Connect to share and comment
Doctors at the University of Iowa found that some changes to a woman's body during pregnancy don't reverse after the child is born.
Researchers found that some changes to a woman's body during pregnancy don't reverse after the child is born.
University of Iowa doctors found that women's feet become larger and longer during pregnancy and the changes can be permanent.
The study looked at 49 pregnant women, measuring their feet during and after pregnancy, said the Telegraph.
They took measurements in the first trimester and five months after childbirth.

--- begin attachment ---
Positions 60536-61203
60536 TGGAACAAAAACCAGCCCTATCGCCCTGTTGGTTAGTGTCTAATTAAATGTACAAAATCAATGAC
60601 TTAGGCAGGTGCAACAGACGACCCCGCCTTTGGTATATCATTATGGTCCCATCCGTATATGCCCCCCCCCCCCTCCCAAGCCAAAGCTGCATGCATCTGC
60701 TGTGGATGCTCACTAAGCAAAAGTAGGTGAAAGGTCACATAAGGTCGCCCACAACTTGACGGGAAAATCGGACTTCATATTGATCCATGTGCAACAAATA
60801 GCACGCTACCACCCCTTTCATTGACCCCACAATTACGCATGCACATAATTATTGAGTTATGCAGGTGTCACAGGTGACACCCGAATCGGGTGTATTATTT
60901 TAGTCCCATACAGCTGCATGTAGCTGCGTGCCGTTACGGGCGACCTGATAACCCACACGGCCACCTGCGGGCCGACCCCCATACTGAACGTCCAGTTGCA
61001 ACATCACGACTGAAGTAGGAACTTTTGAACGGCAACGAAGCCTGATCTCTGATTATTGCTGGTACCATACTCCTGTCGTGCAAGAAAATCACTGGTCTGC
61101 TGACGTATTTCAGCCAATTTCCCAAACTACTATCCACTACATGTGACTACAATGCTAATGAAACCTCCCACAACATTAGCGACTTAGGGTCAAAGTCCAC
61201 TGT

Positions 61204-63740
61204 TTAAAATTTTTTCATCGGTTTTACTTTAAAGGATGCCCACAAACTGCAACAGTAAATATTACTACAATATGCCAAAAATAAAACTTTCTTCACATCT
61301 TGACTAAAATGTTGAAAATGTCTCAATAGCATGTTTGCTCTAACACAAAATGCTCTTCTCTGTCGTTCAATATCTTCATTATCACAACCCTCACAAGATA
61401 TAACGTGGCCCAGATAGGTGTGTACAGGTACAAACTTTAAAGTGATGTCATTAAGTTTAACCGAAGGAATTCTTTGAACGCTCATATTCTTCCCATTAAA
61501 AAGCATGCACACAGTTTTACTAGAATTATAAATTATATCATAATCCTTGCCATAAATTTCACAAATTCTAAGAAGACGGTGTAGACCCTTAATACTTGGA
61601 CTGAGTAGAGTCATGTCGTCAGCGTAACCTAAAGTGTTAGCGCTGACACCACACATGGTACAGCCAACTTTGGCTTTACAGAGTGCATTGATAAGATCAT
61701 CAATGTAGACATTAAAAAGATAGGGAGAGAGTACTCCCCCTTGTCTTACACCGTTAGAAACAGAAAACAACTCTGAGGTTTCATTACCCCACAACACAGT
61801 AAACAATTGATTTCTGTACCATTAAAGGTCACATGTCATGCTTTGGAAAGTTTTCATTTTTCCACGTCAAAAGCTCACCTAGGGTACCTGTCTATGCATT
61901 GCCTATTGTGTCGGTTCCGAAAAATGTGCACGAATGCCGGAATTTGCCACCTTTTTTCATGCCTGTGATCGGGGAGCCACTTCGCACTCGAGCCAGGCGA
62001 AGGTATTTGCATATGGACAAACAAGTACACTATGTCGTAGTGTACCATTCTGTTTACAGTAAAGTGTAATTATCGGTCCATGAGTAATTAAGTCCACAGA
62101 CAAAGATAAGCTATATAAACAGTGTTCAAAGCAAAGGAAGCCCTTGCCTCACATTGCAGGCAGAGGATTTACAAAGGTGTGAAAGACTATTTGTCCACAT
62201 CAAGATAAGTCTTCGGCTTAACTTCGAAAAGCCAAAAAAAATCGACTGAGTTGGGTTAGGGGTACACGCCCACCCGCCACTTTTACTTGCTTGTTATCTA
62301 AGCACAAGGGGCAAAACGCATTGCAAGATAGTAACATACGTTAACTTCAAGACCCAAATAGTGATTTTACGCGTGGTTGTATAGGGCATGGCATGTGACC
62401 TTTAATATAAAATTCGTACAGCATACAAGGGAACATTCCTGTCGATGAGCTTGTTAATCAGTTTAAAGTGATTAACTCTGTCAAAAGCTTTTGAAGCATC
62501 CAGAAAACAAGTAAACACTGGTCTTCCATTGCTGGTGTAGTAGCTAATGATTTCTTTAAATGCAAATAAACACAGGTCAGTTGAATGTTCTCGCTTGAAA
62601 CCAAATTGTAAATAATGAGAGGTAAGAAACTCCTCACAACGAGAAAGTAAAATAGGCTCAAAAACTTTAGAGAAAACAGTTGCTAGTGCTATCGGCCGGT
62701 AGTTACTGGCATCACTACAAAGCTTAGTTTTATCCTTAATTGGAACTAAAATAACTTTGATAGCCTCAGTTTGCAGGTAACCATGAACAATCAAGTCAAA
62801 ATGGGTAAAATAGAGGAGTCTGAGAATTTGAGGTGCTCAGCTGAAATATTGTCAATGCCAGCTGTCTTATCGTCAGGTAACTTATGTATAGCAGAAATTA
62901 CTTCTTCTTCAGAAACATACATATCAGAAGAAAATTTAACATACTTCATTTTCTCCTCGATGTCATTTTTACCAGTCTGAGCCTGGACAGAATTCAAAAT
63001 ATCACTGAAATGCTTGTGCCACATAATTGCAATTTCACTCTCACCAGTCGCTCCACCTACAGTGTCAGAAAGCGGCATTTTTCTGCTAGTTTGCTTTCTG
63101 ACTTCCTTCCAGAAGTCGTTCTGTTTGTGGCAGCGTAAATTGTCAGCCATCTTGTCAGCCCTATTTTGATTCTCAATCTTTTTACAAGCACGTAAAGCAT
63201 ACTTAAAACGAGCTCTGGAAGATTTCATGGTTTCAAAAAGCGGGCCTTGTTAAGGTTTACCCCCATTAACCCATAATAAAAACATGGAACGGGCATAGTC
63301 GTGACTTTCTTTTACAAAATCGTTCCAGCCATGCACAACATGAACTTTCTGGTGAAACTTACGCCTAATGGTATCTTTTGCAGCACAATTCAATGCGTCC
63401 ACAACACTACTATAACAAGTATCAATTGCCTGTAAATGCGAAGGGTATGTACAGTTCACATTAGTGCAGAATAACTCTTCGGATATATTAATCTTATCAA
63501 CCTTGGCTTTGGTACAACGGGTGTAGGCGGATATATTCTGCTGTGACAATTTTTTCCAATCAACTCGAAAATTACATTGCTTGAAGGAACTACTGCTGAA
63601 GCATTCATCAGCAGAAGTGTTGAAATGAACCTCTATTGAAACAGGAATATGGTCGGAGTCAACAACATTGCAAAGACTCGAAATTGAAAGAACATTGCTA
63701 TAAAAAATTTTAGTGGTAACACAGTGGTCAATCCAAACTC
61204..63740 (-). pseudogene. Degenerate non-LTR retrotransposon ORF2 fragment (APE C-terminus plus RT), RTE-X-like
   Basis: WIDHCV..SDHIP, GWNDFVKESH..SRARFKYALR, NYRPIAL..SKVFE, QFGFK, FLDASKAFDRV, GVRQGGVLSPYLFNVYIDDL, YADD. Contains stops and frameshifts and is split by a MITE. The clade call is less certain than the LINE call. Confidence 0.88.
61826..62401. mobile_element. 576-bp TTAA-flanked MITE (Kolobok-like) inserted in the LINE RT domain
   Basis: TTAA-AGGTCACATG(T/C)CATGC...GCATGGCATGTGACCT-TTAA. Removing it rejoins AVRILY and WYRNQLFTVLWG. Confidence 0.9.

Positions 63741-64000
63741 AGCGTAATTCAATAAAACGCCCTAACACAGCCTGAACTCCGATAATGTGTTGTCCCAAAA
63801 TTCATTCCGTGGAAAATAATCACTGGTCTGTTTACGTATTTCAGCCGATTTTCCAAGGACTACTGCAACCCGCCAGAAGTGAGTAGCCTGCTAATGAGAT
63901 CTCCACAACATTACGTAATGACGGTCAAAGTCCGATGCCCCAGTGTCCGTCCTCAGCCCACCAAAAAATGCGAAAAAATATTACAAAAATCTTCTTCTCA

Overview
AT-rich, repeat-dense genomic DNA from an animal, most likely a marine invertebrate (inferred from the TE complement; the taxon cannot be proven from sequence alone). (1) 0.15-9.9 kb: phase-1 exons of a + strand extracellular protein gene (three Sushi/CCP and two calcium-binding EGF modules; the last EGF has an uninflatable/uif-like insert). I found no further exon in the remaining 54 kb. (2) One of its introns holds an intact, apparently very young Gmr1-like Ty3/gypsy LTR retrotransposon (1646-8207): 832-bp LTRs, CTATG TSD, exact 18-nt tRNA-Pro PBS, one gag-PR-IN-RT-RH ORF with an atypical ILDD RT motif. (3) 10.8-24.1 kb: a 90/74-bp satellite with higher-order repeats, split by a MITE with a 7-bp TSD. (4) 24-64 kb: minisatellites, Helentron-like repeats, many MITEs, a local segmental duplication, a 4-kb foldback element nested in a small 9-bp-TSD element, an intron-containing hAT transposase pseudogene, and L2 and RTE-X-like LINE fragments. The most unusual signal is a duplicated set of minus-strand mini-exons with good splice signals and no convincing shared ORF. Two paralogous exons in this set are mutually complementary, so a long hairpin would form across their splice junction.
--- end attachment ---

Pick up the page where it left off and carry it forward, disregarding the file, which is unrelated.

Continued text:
Results showed that among 60 and 70 percent of participants, their feet increased by almost another shoe size, said MyHealthNewsDaily.
Those changes did not go away after five months.
Arches were also lower and weaker on the woman's foot after childbirth.
Researchers said the new findings could help better understand post-pregnancy ailments that afflict women.
"We know that women, and especially women who have had children, are disproportionately affected by musculoskeletal disorders," said study author Neil Segal, associate professor of orthopaedics and rehabilitation, in a statement.
"It is possible that these foot changes that occur during pregnancy may help explain why, in comparison with men, women are at higher risk for pain or arthritis in their feet, knees, hips, and spines."
The findings were published in the American Journal of Physical Medicine & Rehabilitation.